Personally, I find exercise works through pent-up emotions and helps me process anger and frustration in a healthy way.

Creativity in Fitting in Exercise

As a busy mom without much free time, I have to be creative in fitting in movement. Gardening, playing with my kids, simple at-home workouts, and family walks all get my heart rate up. During quarantine, online workout videos help motivate me to move each day.

girl sad portrait depression alone
girl sad portrait depression alone

Spend Time in Nature

Along with exercise, spending time outside is vital for my mental health. Sunshine, fresh air, and nature contact relieve stress. I’m fortunate to live somewhere beautiful, but anyone can step outside, open windows, or even visualize nature.

Research on Nature and Mental Health

Studies demonstrate nature exposure helps lower blood pressure, heart rate, and stress hormones. Our brains inherently find landscapes peaceful.

Imagining Nature

Even just imagining favorite outdoor places activates the brain’s relaxation response. View nature photography if you can’t access the outdoors easily.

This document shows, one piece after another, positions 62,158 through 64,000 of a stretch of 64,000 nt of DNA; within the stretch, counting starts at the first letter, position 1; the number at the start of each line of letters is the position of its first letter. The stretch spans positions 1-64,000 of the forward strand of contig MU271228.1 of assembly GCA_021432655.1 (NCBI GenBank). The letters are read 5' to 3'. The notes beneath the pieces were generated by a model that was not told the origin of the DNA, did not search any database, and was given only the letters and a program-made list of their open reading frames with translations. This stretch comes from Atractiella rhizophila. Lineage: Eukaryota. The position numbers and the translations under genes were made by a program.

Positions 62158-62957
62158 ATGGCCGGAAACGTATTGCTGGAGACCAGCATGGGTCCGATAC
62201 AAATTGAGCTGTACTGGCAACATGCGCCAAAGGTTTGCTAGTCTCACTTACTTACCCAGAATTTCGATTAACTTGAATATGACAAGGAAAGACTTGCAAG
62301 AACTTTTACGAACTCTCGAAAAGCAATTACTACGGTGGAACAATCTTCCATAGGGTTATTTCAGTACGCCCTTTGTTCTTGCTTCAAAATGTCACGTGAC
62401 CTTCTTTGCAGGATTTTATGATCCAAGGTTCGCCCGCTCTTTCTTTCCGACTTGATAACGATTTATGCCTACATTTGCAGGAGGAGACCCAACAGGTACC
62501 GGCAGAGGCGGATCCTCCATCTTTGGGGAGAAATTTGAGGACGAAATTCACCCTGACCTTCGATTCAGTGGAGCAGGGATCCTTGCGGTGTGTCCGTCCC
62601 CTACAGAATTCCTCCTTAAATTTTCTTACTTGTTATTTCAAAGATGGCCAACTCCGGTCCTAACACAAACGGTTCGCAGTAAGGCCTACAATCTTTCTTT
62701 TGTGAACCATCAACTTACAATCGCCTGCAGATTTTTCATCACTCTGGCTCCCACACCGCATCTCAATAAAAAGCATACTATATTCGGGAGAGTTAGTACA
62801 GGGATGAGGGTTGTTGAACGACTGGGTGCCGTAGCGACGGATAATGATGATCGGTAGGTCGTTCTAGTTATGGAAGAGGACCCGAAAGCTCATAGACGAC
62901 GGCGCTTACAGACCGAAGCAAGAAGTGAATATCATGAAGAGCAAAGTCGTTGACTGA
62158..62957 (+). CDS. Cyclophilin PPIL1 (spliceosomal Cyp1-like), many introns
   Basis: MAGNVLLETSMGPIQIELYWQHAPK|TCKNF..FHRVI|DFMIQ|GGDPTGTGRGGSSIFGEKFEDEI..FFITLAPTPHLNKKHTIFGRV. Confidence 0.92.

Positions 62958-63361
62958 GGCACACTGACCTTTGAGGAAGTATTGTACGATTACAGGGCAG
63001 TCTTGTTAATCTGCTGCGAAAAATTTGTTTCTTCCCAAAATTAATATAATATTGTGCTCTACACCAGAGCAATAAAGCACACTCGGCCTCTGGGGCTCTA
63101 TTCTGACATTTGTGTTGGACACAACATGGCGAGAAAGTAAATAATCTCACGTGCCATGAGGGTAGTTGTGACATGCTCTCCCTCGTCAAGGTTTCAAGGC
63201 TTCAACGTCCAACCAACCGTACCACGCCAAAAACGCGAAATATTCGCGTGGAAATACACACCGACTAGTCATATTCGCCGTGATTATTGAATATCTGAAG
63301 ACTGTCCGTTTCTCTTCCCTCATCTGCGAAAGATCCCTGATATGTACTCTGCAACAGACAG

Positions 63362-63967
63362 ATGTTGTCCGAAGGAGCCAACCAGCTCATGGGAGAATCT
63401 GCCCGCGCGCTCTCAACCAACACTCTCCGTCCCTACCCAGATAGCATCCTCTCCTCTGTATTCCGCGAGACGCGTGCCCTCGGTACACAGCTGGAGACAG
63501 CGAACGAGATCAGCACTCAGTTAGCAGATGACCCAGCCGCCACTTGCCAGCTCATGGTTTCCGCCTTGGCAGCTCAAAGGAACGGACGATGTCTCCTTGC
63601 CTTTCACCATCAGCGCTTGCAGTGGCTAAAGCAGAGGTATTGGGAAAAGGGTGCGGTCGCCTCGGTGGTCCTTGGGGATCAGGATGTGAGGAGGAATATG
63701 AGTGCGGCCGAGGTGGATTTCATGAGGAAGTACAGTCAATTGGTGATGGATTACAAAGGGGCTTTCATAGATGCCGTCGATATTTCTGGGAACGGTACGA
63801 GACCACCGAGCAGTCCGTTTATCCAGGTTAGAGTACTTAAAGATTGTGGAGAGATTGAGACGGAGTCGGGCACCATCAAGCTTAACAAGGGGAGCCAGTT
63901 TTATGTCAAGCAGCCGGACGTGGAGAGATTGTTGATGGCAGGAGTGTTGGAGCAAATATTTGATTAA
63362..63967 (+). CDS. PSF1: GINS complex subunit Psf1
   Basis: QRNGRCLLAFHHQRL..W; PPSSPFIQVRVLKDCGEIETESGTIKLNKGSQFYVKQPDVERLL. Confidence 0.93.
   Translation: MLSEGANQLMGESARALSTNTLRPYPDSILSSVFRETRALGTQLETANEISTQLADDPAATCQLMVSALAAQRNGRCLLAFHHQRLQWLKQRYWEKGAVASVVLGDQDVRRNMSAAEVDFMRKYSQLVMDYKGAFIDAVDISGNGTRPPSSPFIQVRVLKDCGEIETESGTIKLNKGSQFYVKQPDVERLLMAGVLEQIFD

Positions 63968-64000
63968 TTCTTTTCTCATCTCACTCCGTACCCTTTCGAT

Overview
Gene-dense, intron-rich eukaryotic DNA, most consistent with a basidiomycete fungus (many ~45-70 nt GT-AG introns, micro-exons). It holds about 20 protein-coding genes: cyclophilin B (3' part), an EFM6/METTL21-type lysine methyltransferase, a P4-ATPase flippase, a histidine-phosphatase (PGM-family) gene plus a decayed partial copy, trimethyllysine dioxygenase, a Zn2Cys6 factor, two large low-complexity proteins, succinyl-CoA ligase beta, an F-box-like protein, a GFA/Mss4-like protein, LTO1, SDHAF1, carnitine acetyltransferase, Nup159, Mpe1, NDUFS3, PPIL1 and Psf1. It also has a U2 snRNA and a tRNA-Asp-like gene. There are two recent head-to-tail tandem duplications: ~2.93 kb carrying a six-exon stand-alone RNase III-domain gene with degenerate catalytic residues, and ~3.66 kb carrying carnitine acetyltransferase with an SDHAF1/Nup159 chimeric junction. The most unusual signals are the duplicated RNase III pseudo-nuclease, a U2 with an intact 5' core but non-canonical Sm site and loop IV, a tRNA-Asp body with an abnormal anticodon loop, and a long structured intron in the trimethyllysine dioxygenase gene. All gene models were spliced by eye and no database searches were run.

girl sadness loneliness
girl sadness loneliness

Evening Routine

After getting my young kids to bed, I enjoy calm activities like reading, hot baths, and journaling wins from the day. Recording accomplishments helps balance my tendency to fixate on failures.

Quiet Time

I don’t work in the evenings since it would stress me out. Peaceful alone time helps me recharge.

Journaling and Gratitude

Journaling about positive experiences grounds me in gratitude. Regular gratitude practices demonstrably relieve and prevent depressive symptoms.

Limited Screen Time